Interesting Time To Read These Stories. I read CyberStorm nearly a year ago, in February 2020. Right as the COVID issue was beginning to cause global panic. But at least that story *mostly* focused on New York City, so while it was uncomfortable due to being all-TOO-realistic, it was at least possible to tell myself (as a Southern man who has only rarely even been through or over NYC) that it wouldn’t happen here.

This book kept that all-too-realistic nature going (though with perhaps a few too many shots at billionaires who are legitimately trying to save humanity at the front), but this time went from New Orleans to Virginia Beach via Mississippi, Kentucky, and Ohio. Much harder to tune out as “it can’t happen here”, particularly since I stared down the face of Irma less than a month after moving to Florida and this book features just such a storm bearing down on Virginia. ๐Ÿ˜‰

Overall truly a remarkable work of near-future science fiction, one that primarily uses tech that is already available to tell a tale that will hopefully never come to fruition.

And that ending! Let’s just say I’m glad I read this book in January 2021, knowing CyberWar – the next book – is slated to be released in just a few months. ๐Ÿ˜€ Very much recommended.

This review of CyberSpace by Matthew Mather was originally written on January 9, 2021.

Which Kindle Should I Buy?

I have them all. Seriously, every new model Amazon currently sells. 😃

And ultimately it comes down to personal preference and economics. 🙂

If you don’t mind the same glare/ eye strain you get from your phone and want something that can do… well, pretty much everything your phone can do without a cell connection… you want a Fire. Those come in 7, 8, and 10” sizes, with about a $100 price swing from smallest to biggest. They all pretty well do the same things in the same ways, and are pretty interchangeable.

On the eReader side, you get devices that are basically dedicated readers. They have Audible support via bluetooth, but the text to speech reader is horrible. (If you want a text to speech reader, go with Fire. Fire’s T2S capabilities are pretty damn awesome.) They all now have a front lighting capability that is different from the back lighting of your phone/ Fire and that is generally easier on the eyes.

The Kindle (base) is the cheapest option with the least features and no add on capabilities. You get a device that can hold a few hundred text based books or a few dozen Audible books at once, but you can swap on and off from your Cloud anywhere you can get a wifi connection. If economics are a prime concern, you’re really not going to get a bad device here, the next ones just have a few more bells and whistles. But again: this one is perfectly fine.

The Paperwhite adds splash proofing. (Amazon calls it waterproofing, but DO NOT SUBMERGE these devices. Learned that one the hard way. It also comes with about 4x more memory, and even in the base model Paperwhite (roughly 50% more expensive than the base model Kindle above) you’re going to be able to hold low 4 digit text based books on the device at once, or low triple digit Audible books on the device at once. This one has add on capabilities (up front, you can’t add these on later) to increase the memory to 16x that of the base model Kindle and to add “Free3G” capabilities (4G in most of the US) that allow you to swap from the cloud anywhere you can get a (AT&T) cell signal. Both of these add ons combined will raise the price of the Paperwhite by roughly double its base model, up to right at the price of an Oasis at $250.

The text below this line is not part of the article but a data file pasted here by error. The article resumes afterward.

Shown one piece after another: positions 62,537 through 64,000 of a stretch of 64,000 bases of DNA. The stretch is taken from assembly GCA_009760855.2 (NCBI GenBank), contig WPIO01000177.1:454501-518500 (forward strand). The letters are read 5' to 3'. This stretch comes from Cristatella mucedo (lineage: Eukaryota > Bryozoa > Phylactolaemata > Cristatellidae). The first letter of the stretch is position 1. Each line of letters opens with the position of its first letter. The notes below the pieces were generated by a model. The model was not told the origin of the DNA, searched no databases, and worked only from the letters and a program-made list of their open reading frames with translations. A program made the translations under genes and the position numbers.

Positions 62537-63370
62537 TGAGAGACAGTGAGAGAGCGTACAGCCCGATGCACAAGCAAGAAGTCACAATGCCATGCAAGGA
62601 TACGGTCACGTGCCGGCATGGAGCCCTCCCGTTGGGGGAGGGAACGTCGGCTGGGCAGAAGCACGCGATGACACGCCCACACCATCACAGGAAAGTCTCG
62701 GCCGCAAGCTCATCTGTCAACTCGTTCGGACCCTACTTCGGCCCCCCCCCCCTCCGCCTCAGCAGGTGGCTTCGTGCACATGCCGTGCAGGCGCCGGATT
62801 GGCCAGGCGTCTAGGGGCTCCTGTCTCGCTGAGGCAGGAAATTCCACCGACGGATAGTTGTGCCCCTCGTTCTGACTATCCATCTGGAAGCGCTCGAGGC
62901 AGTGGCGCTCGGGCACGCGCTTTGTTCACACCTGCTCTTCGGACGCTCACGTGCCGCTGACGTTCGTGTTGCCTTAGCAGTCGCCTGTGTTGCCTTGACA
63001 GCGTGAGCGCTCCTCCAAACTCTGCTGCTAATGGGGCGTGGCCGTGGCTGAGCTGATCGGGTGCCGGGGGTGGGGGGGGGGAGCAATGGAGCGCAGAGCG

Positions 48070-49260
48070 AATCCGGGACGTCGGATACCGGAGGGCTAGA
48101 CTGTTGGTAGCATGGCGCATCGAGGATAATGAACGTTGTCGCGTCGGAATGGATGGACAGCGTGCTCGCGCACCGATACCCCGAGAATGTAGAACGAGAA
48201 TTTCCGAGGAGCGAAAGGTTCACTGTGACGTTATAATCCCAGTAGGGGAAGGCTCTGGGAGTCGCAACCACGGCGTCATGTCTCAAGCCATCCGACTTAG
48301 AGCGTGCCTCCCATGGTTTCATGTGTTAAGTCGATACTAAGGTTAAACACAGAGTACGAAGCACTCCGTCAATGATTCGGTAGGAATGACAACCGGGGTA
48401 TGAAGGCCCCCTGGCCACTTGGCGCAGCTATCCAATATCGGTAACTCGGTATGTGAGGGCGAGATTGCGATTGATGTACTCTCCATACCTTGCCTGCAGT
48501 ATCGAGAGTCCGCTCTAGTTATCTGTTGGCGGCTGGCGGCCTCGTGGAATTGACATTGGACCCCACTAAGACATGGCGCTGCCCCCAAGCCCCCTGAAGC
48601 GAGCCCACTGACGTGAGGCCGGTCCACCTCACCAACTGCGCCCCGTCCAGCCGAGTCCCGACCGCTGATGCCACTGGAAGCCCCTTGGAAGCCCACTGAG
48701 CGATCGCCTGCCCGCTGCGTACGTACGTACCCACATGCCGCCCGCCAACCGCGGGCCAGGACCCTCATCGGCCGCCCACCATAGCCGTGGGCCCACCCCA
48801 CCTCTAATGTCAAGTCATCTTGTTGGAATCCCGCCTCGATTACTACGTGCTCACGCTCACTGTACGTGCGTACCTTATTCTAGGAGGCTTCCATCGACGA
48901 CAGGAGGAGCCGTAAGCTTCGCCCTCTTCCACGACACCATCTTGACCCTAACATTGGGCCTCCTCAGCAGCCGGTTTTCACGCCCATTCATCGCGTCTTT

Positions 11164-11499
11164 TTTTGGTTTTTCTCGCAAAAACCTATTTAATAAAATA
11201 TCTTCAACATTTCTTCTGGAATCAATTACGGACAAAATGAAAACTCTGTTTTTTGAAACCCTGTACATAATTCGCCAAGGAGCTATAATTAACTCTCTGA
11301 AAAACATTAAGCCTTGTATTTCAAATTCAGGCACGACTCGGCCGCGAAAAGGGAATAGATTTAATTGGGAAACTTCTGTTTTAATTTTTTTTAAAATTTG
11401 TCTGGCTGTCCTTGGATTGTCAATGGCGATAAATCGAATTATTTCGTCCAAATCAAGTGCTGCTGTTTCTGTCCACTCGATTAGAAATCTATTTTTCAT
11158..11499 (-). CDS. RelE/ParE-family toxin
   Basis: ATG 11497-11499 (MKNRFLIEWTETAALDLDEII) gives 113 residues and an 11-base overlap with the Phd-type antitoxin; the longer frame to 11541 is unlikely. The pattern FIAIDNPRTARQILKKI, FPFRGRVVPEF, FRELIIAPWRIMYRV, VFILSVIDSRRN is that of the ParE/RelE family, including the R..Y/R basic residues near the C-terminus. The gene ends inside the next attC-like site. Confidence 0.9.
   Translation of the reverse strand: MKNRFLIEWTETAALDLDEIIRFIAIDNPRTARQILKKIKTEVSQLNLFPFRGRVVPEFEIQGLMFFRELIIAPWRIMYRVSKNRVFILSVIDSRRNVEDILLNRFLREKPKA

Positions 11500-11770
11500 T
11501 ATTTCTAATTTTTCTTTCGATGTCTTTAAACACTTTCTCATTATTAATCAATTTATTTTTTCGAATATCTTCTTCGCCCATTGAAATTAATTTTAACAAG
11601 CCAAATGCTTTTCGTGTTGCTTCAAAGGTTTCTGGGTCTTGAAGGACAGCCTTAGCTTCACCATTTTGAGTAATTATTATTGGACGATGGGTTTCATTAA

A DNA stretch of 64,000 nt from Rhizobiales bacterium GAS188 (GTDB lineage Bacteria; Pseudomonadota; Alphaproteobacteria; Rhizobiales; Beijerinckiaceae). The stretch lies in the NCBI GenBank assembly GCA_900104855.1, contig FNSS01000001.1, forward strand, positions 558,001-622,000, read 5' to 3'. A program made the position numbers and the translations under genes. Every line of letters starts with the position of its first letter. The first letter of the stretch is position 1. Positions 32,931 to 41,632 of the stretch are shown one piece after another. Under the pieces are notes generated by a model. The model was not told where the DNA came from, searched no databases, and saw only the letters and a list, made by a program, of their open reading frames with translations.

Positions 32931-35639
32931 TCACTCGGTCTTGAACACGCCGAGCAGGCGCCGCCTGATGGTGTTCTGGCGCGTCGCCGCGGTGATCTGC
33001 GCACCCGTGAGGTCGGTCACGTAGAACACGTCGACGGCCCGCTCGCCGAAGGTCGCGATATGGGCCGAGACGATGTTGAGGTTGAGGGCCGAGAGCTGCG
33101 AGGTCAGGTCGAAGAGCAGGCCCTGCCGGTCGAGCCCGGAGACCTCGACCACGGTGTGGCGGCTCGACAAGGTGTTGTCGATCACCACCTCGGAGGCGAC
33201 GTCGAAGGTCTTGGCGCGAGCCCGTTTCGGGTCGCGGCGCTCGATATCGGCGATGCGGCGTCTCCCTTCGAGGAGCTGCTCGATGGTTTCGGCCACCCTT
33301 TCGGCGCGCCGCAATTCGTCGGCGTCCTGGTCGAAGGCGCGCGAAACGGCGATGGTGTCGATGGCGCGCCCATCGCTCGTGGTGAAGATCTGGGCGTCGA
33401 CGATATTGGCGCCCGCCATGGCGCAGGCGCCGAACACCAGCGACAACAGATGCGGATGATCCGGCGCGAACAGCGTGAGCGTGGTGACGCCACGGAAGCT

The Oasis adds on to the Paperwhite base model a “warm light” feature that allows you to customize the lighting from the white/ blue light of the base model Kindle and Paperwhite to a brown/ orange hue – or anywhere in between. It also adds physical page turn buttons – the only device Amazon makes with this feature. And it adds an “ergonomic back” that basically means that one side of the device (away from the page turn buttons) is so thin it is little more than device casing and screen, while the “guts” of the device + the page turn buttons are on the other side. Note that some cases can negate this effect, so if you get this device be *very careful* of any cases you buy for it if this is a primary benefit for you. Oasis base model starts at about $250 and has the same add-on capabilities as the Paperwhite, but here those add ons will increase the price to around $375.

NOTE: As best I can tell, the Free3G upgrades are not currently available on either the Paperwhite or Oasis as of this writing on January 9, 2021. Due to notices on the Amazon site noting that they will be available in 6-9 months, my best guess – and it is purely a (somewhat educated) guess – is that this is due to supply chain/ manufacturing issues due to the COVID-19 debacle.

I have them all and regularly use them all. I don’t really have an actual preference, though I will note that my Fire 7 seems to drain battery faster than the others, even in similar usage conditions. Ultimately, it really does come down to personal preferences and economics, so just take the above and make the best decision for you. 🙂